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September 17, 2009—Lt. Gen. Harry Wyatt says he’s fortunate to have attained his current position as director of the Air National Guard. But, to quote a line from the film "Madagascar 2," he said Sept. 14 at AFA’s Air & Space Conference that he got there with “a little spit, a little grit, and a whole lot of duct tape.”

Wyatt’s point was that some of the factors that determined his growth and success were luck and chance and some opportune mentoring. He said he'd like to see young Air Guardsmen have a more structured way to advance that is anchored in education, broad knowledge, and the necessary skill sets.

“We need to make opportunities available to these people,” he said.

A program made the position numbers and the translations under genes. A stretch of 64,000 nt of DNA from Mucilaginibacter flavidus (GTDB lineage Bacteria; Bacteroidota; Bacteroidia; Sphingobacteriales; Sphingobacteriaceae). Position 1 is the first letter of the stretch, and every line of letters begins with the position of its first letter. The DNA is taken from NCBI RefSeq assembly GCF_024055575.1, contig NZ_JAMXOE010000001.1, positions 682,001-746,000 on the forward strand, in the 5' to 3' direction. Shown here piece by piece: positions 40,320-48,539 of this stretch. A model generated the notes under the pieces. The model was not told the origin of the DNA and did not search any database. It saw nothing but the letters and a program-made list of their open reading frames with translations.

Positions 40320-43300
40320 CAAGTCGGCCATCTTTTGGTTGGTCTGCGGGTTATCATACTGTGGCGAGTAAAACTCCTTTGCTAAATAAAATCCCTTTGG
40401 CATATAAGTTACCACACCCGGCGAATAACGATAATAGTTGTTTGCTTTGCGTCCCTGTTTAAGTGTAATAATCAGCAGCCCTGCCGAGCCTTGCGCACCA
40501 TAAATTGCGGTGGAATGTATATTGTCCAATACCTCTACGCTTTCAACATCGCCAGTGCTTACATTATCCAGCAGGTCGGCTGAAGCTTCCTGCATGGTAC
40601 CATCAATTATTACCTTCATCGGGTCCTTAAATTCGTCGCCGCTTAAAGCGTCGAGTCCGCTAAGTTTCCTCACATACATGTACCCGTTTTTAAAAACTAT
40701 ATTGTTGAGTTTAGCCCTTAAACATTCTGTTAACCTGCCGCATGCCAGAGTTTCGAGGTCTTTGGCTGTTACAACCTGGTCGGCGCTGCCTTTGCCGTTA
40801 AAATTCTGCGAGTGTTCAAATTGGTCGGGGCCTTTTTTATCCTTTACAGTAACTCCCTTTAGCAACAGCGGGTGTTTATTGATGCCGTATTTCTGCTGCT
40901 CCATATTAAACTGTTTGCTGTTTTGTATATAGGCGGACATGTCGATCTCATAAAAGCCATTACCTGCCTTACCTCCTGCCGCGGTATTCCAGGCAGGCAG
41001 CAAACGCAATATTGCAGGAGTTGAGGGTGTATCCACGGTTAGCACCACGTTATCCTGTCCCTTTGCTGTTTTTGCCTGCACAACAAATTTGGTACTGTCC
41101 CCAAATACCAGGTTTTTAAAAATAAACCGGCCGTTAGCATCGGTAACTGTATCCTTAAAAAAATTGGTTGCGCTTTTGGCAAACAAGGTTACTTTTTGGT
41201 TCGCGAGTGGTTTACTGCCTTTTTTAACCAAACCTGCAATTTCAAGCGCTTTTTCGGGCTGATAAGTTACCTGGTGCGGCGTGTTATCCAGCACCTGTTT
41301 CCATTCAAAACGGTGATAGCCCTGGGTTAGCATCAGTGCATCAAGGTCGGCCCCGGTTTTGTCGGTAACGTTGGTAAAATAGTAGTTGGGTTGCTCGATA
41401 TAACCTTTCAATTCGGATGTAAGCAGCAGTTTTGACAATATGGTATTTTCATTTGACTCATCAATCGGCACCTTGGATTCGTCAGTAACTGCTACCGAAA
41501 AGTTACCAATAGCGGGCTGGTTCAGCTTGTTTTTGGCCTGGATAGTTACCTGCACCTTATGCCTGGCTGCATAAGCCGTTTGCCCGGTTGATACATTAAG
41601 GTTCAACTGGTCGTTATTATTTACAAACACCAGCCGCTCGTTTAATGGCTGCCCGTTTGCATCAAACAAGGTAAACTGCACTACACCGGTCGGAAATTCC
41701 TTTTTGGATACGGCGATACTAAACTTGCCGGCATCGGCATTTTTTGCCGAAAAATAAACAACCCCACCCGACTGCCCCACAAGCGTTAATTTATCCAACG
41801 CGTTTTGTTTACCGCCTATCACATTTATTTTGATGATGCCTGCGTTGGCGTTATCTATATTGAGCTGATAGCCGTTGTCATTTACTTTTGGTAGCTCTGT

These opportunities, he continued, need to be joint in nature and take the Air Guardsmen out of their comfort zones. The ANG’s cohesion can be “inhibitive’ to the type of growth that is necessary to foster the next generation of adaptable, flexible, and well-rounded citizen soldiers to fill future leadership roles, he said.

Wyatt contends there is no reason why an Air Guardsman could not be the Air Force Chief of Staff or even the Chairman of the Joint Chiefs of Staff as long as that person is truly qualified.

For that matter, Wyatt said there is no reason an active duty airman could not be ANG director.

(For more from Wyatt’s AFA appearance, read Wyatt’s F-35 Vision.)